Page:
Chicago has over 25,000 cameras networked to a single facial recognition hub….

Who runs this? The city police? Just curious. Does it work well or too many false alarms?

9 andrew' May 18, 2014 at 2:10 pm

Works great. There are no murders there. Crime is also not.

10 andrew' May 18, 2014 at 2:14 pm

The supreme court has been mulling over, quite obtusely I might add, whether computers changes their past unprincipled balancing conclusions. Ask the chess people or jeopardy or any reasonable person.

11 Vernunft May 18, 2014 at 6:22 pm

I don’t see how the fact that computers can’t play chess matters, to be frank.

12 babar May 18, 2014 at 6:11 pm

it might be legal for a human-looking robot to drive a car before regular driverless cars are legal.

13 Jan May 18, 2014 at 7:00 pm

The market for that mask is Germany.

14 Rahul May 19, 2014 at 1:51 am


15 Jan May 19, 2014 at 8:58 am

I think they are probably the most privacy-obsessed society.

16 Rahul May 19, 2014 at 11:29 am

True. But wouldn’t that further reduce the need to wear a mask. They probably do less of these mass public spying things that bug people.

17 Jan May 19, 2014 at 1:09 pm

That’s a good point. I am aware of their banning Google streetview from many of its typical practices in the name of privacy. Beyond that, I don’t know what additional protections they have or whether their concerns extend to government surveillance.

18 Rahul May 19, 2014 at 1:39 pm

Some of the German privacy aspects are ironic. e.g. so far as I know they have a law on the books requiring every adult to have ID on his self. (I could be wrong)

Also, aren’t people supposed to report to the nearest city council within a certain time of moving to a new city? I always thought those points funny for a nation that values privacy.

19 Jan May 18, 2014 at 7:01 pm

Why don’t we all just start wearing surgical masks, like Japan?

20 Bill May 18, 2014 at 8:06 pm

So, we can escape facial recognition software only if we wear a mask.

Oh, the arms race. Make something (facial recognition software), then make an anti-something (a mask).

I think I’ll wear a David Koch mask and see if I can enter the Wisconsin Capital and meet with their governor, Scott Walker.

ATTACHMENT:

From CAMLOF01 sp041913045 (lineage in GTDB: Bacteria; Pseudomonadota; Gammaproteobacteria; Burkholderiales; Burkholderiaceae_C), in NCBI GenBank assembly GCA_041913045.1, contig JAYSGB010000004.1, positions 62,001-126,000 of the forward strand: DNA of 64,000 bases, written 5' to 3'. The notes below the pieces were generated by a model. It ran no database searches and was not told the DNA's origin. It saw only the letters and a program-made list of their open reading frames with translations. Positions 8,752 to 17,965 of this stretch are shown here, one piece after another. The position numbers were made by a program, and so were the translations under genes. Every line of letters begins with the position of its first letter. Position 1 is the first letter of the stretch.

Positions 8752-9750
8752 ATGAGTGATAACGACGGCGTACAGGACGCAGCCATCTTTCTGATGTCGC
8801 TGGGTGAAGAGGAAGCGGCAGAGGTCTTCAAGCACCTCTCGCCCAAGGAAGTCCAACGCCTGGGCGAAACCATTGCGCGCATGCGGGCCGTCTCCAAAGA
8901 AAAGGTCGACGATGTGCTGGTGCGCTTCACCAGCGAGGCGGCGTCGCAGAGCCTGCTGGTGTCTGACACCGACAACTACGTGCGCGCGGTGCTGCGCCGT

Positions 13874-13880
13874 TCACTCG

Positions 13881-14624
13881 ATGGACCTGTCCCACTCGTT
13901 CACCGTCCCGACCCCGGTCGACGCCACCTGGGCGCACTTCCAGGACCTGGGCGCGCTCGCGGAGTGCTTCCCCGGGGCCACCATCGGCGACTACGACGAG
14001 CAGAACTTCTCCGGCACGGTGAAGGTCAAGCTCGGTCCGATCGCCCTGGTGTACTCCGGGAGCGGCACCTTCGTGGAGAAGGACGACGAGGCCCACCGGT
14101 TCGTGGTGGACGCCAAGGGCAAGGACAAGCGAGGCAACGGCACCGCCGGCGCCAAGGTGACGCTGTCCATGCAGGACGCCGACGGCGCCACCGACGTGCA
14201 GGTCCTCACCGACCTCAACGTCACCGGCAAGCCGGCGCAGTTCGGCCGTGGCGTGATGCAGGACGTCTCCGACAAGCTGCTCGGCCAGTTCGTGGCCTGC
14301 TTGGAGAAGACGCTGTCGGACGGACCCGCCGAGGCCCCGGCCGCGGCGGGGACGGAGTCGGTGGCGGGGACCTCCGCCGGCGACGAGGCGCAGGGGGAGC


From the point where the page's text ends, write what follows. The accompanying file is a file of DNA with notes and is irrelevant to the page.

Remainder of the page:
21 Dan May 18, 2014 at 11:49 pm

I think these are all anti KKK laws.

22 Benjamin Cole May 19, 2014 at 1:56 am

Fascinating topic. Does a citizen have the right to cover their face in public? Behind the wheel of a car?

I think facial recognition software can be foiled by the growing of beards and wearing of large sunglasses, low-baseball cap etc. Your wife might not like you wearing a beard, or growing one herself.

And it is not just facial recognition software anymore—soon, all the license plates in the USA will be fed into the NSA cloud, from plate readers everywhere. And that is the kind of data that is actually actionable and useful (as opposed to recording billions of phone calls in Arabic, and not having translators, for example).

The real scare behind this is the power of the state to destroy non-PC political movements and people. If Hoover had these tools, what would he do?

And destroying non-PC people can be done easily. Turning one faction against another with some planted information or e-mails. Every act of adultery exposed. Every snub highlighted. Photoshop someone’s husband into a motel room, etc.

The upside is, if law enforcement has any ability at all, we should be able to even further reduce crime rates.

23 Zach H May 19, 2014 at 7:31 am

A mask is overly obtrusive. Before masks become pervasive, expect to see simpler adjustments, like the makeup mentioned in the linked article, or many others.

Given the way fashion goes, I’ve been expecting makeup like this to become trendy in the next four or five years, even if it loses its efficacy to better algorithms.

24 Marian Kechlibar May 20, 2014 at 1:03 pm

I am not sure if this is relevant.

It is probably easier to identify an individual by gait (at least from the algorithmic POV), and gait is almost impossible to obfuscate.